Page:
Football is an 11-on-11 game, but when it comes down to it, you have to win at the individual level to win at the team level. Here are three individual matchups that will be key in Saturday’s game between Northwestern.
Justin Jackson vs. Michigan State’s Front Seven
For the most part, Michigan State’s success stopping the run and their success as a team have been proportional. In their dominating Week One win over Furman, they allowed just 87 rush yards on 33 attempts (2.6 yards per carry), but in their four games since, they’ve given up an average of 199.5 rush yards per game. In related news, the Spartans are 1-3 over those four games.
Jackson enters the weekend third in the Big Ten in rush yards (510) and coming off his best performance of the season against Iowa (26 rushes, 171 yards and a 58-yard touchdown). Questions continue to swirl around Northwestern’s offensive line, but if they can create holes for Jackson the way they did against Iowa, Northwestern could take another step towards righting what once appeared to be a ship-wreck of a season.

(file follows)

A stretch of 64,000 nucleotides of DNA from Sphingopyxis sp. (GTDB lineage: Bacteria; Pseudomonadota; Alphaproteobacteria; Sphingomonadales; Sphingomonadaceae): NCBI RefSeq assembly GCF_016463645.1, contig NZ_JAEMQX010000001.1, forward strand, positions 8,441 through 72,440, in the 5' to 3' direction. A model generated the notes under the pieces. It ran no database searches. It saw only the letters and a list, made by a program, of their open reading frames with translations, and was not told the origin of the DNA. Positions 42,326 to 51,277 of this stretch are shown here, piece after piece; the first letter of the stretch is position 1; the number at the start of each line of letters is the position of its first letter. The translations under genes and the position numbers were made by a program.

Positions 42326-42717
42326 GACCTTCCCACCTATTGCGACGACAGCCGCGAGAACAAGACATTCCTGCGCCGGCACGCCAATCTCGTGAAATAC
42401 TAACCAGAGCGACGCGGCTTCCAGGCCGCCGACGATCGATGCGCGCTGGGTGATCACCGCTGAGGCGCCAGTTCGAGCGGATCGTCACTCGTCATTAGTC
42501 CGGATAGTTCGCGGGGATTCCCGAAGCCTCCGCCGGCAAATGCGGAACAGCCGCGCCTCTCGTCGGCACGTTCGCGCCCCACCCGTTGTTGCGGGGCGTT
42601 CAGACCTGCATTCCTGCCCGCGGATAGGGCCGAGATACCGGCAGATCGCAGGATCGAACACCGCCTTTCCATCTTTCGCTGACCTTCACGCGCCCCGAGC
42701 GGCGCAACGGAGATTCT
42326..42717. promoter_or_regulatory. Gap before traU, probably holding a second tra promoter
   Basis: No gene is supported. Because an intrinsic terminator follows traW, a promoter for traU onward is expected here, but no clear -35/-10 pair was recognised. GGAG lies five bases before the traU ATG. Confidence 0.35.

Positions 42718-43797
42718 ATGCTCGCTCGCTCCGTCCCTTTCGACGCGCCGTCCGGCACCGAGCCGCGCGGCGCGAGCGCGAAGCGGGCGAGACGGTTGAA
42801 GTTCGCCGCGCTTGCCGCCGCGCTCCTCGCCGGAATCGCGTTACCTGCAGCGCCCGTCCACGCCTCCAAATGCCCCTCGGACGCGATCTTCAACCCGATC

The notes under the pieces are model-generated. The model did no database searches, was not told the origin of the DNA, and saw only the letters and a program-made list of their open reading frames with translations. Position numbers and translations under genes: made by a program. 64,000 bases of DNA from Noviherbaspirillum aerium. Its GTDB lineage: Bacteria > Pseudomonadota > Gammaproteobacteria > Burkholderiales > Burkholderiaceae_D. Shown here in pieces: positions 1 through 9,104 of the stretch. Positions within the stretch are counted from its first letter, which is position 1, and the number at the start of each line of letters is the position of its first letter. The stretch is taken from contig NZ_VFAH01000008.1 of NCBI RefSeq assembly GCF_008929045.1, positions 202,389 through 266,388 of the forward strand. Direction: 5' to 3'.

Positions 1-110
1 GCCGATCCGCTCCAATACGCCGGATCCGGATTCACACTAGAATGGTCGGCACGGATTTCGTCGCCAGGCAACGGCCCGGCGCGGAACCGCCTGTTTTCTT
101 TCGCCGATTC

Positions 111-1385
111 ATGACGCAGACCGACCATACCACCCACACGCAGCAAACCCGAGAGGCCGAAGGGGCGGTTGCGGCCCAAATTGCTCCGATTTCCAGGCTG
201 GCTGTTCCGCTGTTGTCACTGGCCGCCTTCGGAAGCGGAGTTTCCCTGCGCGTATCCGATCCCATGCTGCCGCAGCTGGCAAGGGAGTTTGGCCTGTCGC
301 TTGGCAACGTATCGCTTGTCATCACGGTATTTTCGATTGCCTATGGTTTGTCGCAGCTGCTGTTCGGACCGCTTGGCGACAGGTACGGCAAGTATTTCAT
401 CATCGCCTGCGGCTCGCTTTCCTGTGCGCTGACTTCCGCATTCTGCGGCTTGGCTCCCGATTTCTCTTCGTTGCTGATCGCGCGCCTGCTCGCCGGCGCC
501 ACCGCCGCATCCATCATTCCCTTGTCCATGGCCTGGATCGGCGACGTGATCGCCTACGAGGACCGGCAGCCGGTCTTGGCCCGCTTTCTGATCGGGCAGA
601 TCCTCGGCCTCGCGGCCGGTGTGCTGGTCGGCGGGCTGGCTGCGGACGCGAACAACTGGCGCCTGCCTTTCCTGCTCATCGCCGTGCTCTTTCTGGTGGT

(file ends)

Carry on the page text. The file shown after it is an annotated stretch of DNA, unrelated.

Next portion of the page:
Austin Carr vs. Vayante Copeland
Copeland gets the matchup against the Big Ten’s leading receiver and Clayton Thorson’s favorite target this Saturday. The way Carr’s playing, it doesn’t figure to be an easy assignment for the Spartans’ top corner. Carr has a touchdown in four of Northwestern’s five games and 100-yard games in two of the five. For a Michigan State team that has struggled to defend at the second level all year (12th in the Big Ten in passing yards allowed per game), the Thorson-Carr connection could again play a large part in determining the outcome in this one.
Ifeadi Odenigbo vs. Michigan State’s Offensive Line
Odenigbo finally broke out against Iowa with a dominant four-sack performance against the Hawkeyes. The Wildcat defense still gave up 31 points, but their defense looks drastically different when complemented by a reliable pass rush. If Michigan State continues to struggle running the football (an aspect of the game Odenigbo will also have an affect on), the Northwestern defensive line - and Odenigbo specifically - can do a lot to take the pressure off a young, injury-depleted secondary if they can pick up where they left off against Iowa.